Council to discuss proposed changes in water rate system

by Andrew Batten

Charlotte-Mecklenburg Utility officials are unveiling several new ways the utility will charge customers for water.

The Charlotte City Council will hold a public hearing on the proposed changes during the council’s Monday, Feb. 14, meeting, which takes place at 7 p.m. The public also can attend an earlier presentation about the changes, which takes place the same day at 5 p.m. in Room 267 of the Charlotte-Mecklenburg Government Center, 600 East Fourth St. The council is expected to vote on the changes at its Feb. 28 meeting.

Charlotte-Mecklenburg Utilities spent $268,241 on a Water and Sewer Rate Methodology Study department officials said was needed after the city’s Restructuring Government Committee reviewed its rates during the budget process and customers raised concerns.

Before any of that discussion began, the Mayor’s Water Solution Task Force found what it called “serious flaws within the CMUD rate-setting model.”

The task force said the model, which includes a tiered structure with four levels for residential customers and a flat rate for commercial customers, overburdens single-family homeowners. At the same time, the utility depends on those homeowners for most of its revenue.

The changes include:

Add availability fee

The department’s fixed billing charges for water and sewer recover the cost of basic servicing of customer accounts, such as the cost of meter reading and billing. Currently, the fixed billing charge is $2.40 per month for water and $2.40 per month for sewer.

The department wants to retain the fixed billing charges but also add an availability fee to recover 20 percent of annual debt service and reduce the volatility of rate revenues. The availability fee would vary and increase by meter size.

Red Oak Consulting, which helped the department draft the changes, said that high-volume users would pay slightly less than they pay now, and lower-volume users would pay slightly more. That shift could help the utility since it would no longer be dependent on high-volume customers.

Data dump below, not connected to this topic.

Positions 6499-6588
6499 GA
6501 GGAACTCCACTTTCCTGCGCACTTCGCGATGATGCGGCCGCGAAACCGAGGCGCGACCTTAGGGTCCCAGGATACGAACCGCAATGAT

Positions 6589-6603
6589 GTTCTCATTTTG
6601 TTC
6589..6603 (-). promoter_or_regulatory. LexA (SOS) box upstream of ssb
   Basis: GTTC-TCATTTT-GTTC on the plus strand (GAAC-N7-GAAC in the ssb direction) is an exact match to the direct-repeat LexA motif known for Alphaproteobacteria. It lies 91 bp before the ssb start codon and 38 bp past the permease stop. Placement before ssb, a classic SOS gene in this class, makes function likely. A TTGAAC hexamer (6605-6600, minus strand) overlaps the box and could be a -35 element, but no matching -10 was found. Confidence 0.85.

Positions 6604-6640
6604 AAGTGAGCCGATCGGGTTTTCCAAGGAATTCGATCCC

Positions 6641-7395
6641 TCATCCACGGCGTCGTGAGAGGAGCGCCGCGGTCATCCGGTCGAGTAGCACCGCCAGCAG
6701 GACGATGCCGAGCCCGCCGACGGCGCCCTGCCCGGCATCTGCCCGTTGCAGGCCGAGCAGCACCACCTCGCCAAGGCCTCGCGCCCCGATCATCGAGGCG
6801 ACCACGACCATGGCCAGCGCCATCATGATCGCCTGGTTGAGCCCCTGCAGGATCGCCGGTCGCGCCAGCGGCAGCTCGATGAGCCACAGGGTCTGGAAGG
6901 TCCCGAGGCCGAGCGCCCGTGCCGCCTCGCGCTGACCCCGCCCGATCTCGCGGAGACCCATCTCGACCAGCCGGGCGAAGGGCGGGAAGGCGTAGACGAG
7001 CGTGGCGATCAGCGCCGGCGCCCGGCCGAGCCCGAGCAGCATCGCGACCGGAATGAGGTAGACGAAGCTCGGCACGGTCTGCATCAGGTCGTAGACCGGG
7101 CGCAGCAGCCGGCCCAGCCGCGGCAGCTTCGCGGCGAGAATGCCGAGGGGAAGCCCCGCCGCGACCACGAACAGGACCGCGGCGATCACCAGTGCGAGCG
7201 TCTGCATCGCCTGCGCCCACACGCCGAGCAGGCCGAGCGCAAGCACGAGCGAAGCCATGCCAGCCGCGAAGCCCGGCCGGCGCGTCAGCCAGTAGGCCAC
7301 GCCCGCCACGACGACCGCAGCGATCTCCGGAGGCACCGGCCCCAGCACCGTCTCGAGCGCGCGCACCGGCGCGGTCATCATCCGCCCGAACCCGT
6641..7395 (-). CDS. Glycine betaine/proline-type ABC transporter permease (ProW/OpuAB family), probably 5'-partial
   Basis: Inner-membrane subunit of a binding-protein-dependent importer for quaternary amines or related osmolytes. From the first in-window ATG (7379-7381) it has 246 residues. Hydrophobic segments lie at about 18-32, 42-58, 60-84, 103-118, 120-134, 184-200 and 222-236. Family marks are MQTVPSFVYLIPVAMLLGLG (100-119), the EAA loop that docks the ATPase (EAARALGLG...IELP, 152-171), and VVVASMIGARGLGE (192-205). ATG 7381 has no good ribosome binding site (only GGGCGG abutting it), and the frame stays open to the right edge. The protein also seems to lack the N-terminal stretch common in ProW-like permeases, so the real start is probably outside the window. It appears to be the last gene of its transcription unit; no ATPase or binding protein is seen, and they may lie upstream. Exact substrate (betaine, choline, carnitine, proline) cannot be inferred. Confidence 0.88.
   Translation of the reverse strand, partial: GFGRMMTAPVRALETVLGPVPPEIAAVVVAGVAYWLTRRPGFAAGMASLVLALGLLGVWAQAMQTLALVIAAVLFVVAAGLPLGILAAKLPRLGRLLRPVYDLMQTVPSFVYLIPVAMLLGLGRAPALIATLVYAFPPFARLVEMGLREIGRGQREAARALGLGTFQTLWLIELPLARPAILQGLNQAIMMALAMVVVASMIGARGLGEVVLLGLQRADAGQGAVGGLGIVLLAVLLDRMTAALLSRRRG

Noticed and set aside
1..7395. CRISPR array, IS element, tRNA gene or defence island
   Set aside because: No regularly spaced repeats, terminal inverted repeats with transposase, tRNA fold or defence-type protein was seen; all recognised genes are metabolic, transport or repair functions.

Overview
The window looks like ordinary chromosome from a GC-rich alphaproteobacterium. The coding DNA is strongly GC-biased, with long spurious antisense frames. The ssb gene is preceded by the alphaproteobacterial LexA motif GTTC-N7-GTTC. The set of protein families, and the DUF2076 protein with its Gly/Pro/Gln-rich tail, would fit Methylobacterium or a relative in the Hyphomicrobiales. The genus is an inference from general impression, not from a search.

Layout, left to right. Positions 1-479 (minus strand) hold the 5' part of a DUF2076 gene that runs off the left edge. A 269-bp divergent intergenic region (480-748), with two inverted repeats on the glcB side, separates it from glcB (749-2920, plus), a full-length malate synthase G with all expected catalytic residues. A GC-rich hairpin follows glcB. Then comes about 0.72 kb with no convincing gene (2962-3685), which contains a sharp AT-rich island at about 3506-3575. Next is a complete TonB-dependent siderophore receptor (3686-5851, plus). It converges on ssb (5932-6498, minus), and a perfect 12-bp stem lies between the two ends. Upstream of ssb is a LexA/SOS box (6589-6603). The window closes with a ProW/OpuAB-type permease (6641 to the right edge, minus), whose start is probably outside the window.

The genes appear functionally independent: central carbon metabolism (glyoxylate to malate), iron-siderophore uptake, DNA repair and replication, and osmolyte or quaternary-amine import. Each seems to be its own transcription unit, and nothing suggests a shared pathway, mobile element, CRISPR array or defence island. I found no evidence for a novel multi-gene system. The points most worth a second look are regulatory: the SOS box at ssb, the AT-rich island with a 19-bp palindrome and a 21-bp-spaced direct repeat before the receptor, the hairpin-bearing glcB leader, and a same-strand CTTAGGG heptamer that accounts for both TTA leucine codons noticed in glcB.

Adjust the Sewer Cap

Under the current rate structure, customers pay for sewer service based on their water use. But the utility caps its sewer charge at 17,952 gallons.

Customers aren’t charged for sewer when they use more than who amount of water. But officials say customers using more than 12,000 gallons are usually using water for irrigation and therefore are paying for sewer service on water that never reaches the sewer system.

Instead, the department would determine the cap based on customer’s average water use in the winter. Since most customers don’t irrigate in the winter, officials believe that average offers a good picture of how much non-irrigation water they would use in the summer.

Officials plan to delay that change until at least 2013, to allow the utility to gather customer’s winter consumption data.

In the meantime, the department would lower the sewer cap to 11,968 gallons beginning in July.

Modify Tiers for Irrigation

Currently, customers who have a separate irrigation meter are charged a higher rate for that water – starting at the regular third tier, or $2.69 for 6,000 to 17,952 gallons and then progress to the fourth tier. Under the change, customers who install smart irrigation meters would only pay third-tier rates.

Changing tiers

The utility proposes keeping its fourth-tier rate structure. The department wants to change the amount charged under each tier based on the amount needed to cover the department’s daily costs. However, officials have not released what the amounts will be.

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